Why are Metalinguistic Skills Important?
March 4, 2013 by Geoff Nixon
“Metalinguistics” isn’t exactly a word that most people know. As a parent, you may have never heard the word. It rarely comes up in conversations with other parents or even teachers.
Metalinguistics is the ability to look at language skills as a thing; to evaluate language as a process or even a system; and to maneuver around successfully in using language. Typically adults do not talk about the syllables in the words they are speaking or the actual meaning of a word in a sentence — which are metalinguistic skills. The term was coined in the 1970s when researchers used it to describe the process of learning multiple languages, however it applies to many facets of language.
Once you understand the intricacies of your native language, you can successfully begin to learn another, new language. You can start to compare and contrast the languages and remember that in one language you do a-b-c, whereas in another, the rule is d-e-f.
Metalinguistic Awareness Depends on Metalinguistic Skills
Metalinguistic awareness is the awareness that you can change language in different ways, that you have the power to manipulate it. For example, if you write a letter to someone and realize afterwards that sentences #4 through #7 do not make sense, you can rewrite those sentences. You have the power to change them.
As they grow up, kids start to examine their own work, such as their written letters or homework assignments, and begin to see that there may be better ways to say something. For example, they may write a sentence like:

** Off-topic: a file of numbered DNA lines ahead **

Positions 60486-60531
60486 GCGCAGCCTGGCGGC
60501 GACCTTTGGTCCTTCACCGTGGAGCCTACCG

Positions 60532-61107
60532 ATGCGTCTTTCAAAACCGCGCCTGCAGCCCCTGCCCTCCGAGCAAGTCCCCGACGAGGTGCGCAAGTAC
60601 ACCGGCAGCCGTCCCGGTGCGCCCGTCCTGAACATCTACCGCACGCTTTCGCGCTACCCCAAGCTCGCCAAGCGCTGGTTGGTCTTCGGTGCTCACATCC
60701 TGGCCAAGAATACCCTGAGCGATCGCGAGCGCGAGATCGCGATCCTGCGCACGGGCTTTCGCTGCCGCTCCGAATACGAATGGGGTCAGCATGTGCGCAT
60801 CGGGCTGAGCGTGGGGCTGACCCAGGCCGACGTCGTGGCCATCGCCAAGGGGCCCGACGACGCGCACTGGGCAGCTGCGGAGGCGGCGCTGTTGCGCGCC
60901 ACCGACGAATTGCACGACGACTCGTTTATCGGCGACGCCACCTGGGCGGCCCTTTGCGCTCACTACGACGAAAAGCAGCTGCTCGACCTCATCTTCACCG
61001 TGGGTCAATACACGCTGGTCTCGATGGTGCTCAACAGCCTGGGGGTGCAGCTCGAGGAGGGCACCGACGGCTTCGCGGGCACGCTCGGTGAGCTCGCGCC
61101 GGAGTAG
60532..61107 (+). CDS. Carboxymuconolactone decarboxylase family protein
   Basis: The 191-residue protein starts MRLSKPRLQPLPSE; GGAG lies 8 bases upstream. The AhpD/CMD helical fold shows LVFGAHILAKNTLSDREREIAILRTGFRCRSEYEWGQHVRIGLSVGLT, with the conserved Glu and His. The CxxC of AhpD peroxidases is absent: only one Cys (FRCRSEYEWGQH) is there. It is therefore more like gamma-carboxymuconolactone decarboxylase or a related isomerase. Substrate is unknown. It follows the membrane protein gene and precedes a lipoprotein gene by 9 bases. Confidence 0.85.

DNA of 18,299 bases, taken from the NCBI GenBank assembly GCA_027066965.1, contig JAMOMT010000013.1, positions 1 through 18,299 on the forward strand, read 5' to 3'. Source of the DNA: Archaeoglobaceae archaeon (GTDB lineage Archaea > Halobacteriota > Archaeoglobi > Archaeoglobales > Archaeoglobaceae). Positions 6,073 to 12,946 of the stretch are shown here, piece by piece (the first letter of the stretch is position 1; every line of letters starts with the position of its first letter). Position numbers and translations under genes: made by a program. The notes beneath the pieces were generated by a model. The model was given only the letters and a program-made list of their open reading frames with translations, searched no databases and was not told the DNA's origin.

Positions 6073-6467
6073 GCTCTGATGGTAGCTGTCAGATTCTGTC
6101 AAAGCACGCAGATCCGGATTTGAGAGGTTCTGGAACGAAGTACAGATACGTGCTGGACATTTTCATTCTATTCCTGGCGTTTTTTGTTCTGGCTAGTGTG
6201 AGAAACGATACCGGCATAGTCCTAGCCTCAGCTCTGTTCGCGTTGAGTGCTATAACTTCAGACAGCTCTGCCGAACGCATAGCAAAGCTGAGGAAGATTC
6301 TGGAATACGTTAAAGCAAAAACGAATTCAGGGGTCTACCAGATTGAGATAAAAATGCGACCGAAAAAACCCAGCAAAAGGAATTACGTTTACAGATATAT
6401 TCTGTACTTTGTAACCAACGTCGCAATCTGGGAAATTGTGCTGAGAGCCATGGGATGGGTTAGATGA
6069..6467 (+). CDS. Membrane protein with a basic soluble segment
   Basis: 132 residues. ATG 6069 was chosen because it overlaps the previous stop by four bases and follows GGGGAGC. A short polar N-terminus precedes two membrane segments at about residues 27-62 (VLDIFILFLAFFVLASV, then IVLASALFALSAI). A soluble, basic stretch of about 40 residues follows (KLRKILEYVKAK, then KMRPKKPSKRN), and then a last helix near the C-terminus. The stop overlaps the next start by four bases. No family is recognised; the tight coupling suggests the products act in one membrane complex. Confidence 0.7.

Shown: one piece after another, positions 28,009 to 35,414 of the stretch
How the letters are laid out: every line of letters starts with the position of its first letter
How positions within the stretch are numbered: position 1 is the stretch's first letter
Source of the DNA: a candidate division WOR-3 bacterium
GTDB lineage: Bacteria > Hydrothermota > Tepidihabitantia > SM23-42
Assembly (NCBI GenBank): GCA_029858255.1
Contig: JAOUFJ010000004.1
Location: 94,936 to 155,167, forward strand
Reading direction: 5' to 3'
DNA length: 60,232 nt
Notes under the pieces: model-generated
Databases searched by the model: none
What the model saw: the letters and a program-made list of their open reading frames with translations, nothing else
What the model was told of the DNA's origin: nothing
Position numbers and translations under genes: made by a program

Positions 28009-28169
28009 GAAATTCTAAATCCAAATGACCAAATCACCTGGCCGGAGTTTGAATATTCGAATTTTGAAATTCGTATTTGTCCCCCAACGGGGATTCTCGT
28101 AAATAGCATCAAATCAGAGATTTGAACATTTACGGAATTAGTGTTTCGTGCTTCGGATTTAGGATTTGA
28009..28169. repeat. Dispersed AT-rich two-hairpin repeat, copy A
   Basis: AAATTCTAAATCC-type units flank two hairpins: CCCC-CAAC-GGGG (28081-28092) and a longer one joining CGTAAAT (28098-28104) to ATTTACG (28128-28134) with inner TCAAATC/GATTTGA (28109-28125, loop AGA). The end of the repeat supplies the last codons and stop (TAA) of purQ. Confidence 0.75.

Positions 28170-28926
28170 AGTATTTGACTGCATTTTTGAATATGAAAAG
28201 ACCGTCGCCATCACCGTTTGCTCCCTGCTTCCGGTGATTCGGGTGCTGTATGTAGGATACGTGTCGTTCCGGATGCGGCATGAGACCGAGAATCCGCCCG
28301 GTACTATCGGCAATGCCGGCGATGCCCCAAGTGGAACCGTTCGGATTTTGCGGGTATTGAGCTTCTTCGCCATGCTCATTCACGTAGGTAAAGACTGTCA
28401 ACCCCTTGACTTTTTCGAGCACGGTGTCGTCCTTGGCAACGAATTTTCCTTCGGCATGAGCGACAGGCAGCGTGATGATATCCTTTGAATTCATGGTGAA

“I went to the big pond for a big day of fishing in the lake.”
Metalinguistic awareness will alert them to the fact that there’s a discrepancy in the sentence: is it a pond or is it a lake? With metalinguistic awareness, a person can reflect on the language.
They could also understand – with metalinguistic awareness – that if someone says, “My little dog is an Olympic athlete,” it doesn’t mean that the dog participates in the Olympic athletic events. Instead, it means that the dog is very athletic, good at athletic skills, and the owner thinks that the dog has a lot of potential.
Children with auditory processing disorder (APD) have difficulty with metalinguistics and metalinguistic awareness. However, programs created to assist children, teens or adults with APD focus on metalinguistic skills to bring these learners success.
As a parent, improving your student’s metalinguistic skills allows you to ask him or her to do their homework and to check it. You can expect higher grades and your student will gain understanding. Get more information about Learning Difficulties programs offered by Gemm Learning.